Open for Business
Welcoming to business, Ohio’s Darke County Economic Development is guided by the experienced hand of Mike Bowers. Named to the position of Economic Development Director in mid-2016, Bowers left his previous position as Mayor of the 13,000-strong Greenville for over eight years to focus on economic development, which was his focus as Mayor.
A business graduate from Bowling Green State University, Bowers took office in 2008, one of the worst economic years on record. As challenging as the lessons were from that time, he realized that for Darke County to remain attractive to business, it was essential to be proactive instead of reactive when it came to pursuing economic development opportunities.
“There was the realization that we had to move some things forward in the county,” he says. “The focus had to be more on a proactive stance, as opposed to sitting around waiting to hear from your existing companies about opportunities to grow, and to look for opportunities that best fit our area and marketing.”
Darke County Economic Development
As a public/private partnership, Darke County Economic Development is funded as a community improvement corporation, with oversight from the Darke County Community Investment Corporation (CIC). With a current population of approximately 53,000, Darke is the second-oldest of Ohio’s 88 counties, and is famous for residents such as Annie Oakley. Known worldwide as ‘Little Miss Sure Shot,’ Oakley was born in a log cabin in 1860 in what is today Willowdell in Darke County, and went on to a career with Buffalo Bill’s Wild West Show, serving as the inspiration for Irving Berlin’s musical, Annie Get Your Gun. Today, her legacy lives on at the National Annie Oakley Center at Garst Museum, located in Greenville.
Famous not only for its history, Greenville and Darke County are widely known for their agriculture – ranking among the top in Ohio – and strong, diversified manufacturing base, including many long-time companies that call the area home. Products to come out of the area include one of the best-known appliances found in many homes and bakeries, the KitchenAid Stand Mixer. Invented and developed over 100 year ago, about three million units of the wildly popular Stand Mixer are made annually in Greenville, along with over a million of the hand mixers. KitchenAid is division of appliance giant Whirlpool Corporation, which has had a presence in the area since 1941, and Greenville is also home to the KitchenAid Experience, a popular downtown retail store documenting the history of the area (established under the 1795 Treaty of Greenville), KitchenAid artifacts and advertisements, products, and much more. Employing about 1,200, KitchenAid has doubled the size of its manufacturing and distribution facilities in recent years.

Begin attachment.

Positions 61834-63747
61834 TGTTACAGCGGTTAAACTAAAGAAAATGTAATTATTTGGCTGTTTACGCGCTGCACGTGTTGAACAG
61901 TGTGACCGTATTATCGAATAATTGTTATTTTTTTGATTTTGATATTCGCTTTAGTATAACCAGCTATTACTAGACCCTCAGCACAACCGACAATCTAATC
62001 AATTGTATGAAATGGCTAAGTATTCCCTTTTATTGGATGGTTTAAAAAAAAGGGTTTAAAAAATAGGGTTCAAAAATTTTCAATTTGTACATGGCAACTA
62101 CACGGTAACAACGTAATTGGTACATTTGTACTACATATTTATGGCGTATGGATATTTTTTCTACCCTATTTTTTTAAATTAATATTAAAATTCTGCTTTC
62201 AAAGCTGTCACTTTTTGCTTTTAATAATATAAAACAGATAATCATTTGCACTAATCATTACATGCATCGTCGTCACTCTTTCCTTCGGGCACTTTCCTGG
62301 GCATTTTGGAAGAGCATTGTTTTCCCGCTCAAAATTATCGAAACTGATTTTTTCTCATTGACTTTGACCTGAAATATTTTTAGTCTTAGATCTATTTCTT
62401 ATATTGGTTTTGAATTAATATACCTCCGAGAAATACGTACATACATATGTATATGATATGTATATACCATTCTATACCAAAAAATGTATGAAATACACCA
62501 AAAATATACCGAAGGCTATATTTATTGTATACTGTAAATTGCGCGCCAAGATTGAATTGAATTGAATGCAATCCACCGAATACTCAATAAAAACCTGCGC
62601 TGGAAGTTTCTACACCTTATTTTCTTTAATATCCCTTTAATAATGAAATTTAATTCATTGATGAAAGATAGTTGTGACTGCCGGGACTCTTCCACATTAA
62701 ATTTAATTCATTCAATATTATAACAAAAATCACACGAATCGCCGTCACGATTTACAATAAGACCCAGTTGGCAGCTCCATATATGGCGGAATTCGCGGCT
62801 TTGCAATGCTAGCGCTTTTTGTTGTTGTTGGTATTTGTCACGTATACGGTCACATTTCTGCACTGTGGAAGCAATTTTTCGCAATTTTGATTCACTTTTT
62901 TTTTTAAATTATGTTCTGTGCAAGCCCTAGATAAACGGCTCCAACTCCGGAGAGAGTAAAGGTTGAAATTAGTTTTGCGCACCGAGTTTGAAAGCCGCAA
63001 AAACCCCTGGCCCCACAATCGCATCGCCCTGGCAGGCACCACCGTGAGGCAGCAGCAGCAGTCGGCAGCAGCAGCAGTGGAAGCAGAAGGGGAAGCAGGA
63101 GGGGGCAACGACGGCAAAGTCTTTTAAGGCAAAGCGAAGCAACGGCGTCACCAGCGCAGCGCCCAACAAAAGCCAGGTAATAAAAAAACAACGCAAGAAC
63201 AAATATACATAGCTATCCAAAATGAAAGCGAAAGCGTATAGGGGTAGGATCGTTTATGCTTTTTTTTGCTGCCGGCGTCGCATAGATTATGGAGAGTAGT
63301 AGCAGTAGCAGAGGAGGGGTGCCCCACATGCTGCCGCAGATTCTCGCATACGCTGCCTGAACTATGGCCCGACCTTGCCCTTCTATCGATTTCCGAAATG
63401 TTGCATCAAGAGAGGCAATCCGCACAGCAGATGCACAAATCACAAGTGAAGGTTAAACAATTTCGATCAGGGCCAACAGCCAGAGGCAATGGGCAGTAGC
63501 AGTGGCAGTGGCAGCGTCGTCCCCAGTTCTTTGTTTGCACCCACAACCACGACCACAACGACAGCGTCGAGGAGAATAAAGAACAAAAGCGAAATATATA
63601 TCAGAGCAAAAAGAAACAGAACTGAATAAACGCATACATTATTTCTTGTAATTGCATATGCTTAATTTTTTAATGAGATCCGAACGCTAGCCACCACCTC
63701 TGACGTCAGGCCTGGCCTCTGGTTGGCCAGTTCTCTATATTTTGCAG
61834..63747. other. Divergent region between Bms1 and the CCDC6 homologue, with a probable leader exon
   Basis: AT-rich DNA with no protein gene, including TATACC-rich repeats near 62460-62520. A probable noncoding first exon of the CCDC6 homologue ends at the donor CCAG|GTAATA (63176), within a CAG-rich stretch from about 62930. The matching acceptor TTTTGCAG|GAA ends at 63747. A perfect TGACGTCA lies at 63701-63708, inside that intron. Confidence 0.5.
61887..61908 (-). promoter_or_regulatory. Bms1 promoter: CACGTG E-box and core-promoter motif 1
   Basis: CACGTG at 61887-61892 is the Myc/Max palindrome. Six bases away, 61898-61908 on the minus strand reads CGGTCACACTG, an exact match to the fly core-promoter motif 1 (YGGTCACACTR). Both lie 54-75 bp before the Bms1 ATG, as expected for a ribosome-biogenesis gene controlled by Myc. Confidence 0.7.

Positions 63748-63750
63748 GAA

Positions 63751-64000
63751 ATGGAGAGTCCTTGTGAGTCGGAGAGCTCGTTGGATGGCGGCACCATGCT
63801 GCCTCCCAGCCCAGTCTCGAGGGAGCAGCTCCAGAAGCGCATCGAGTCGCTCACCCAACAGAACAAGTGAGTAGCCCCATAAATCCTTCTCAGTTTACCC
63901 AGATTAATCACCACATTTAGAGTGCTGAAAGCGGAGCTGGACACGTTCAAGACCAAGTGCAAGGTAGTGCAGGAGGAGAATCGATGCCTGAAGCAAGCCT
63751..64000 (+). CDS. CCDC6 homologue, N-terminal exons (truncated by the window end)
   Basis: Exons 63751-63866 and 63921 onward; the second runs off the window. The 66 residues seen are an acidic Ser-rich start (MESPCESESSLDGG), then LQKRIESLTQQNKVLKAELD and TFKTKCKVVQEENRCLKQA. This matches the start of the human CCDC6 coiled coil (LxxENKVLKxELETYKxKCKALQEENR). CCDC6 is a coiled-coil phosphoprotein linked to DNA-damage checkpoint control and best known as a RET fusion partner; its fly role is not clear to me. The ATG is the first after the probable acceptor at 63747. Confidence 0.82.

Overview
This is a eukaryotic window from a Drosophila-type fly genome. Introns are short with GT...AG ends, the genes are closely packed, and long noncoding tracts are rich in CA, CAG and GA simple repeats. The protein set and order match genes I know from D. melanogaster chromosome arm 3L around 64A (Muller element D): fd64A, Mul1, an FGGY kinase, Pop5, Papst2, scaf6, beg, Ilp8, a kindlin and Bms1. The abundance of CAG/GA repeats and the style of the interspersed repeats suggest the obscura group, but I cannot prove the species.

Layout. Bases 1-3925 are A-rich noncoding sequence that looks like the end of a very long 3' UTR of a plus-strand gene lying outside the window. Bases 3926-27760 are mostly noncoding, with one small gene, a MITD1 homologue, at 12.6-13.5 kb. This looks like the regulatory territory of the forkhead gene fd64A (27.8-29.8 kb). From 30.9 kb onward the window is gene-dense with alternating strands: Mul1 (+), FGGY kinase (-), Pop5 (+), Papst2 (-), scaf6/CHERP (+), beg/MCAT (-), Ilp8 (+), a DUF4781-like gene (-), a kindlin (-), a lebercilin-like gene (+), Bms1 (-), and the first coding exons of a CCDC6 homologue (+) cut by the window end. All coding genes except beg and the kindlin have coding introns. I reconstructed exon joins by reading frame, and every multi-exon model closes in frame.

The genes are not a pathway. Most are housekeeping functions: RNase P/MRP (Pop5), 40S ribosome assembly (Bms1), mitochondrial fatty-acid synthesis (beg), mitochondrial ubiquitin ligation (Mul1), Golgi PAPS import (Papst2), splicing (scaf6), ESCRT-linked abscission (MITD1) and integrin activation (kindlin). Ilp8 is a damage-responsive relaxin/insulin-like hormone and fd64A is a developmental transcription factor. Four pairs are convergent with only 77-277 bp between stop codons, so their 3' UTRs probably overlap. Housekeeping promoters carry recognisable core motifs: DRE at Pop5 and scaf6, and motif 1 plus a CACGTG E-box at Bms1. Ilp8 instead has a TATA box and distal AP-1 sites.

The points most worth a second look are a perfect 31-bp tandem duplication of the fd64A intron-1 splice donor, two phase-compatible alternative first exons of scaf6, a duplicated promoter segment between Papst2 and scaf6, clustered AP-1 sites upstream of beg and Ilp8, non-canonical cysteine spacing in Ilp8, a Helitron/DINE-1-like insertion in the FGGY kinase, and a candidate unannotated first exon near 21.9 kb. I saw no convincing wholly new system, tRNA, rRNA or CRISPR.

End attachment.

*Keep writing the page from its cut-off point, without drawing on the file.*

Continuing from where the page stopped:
Over the decades, many other large-scale businesses have demonstrated their confidence in Darke County by establishing themselves in the area. These include Germany’s BASF, the world’s largest chemical producer, which has a local facility for the production of coatings for cars, including undercoating. “From a corporate standpoint, BASF is probably the largest international presence that we have,” says Bowers of the area, which is also home to well-known oil filter manufacturer Fram, which first began production in Greenville in 1951, and has expanded a number of times.
Another company which has held a long-time presence in the county is Midmark. Highly innovative, Midmark manufactures medical equipment such as examination tables for doctor, dentist, and veterinary offices, and recently announced a massive, 107,000 square foot expansion of its area facility. Crowned by a state-of-the-art technology center, the expansion will also welcome business and experience centers to keep place with the rapid changes in the healthcare sector. Poised for completion in 2020, this year has special significance for the community, as it celebrates Midmark’s 50th anniversary in the village of Versailles, Ohio.
Representing an investment of over $40 million, including equipment, the new center is also expected to create almost 100 additional jobs, including positions for computer programmers, computer engineers, electrical engineers, mechanical engineers, and others. “That really helps to drive the local community, because part of it also becomes community development,” states Bowers, stating some of the positions will be filled through Hometown Opportunity, which lists jobs ranging from accounting to veterinary medicine.
Drawn to its solid work ethic and strong workforce, businesses of all types keep coming to Darke County.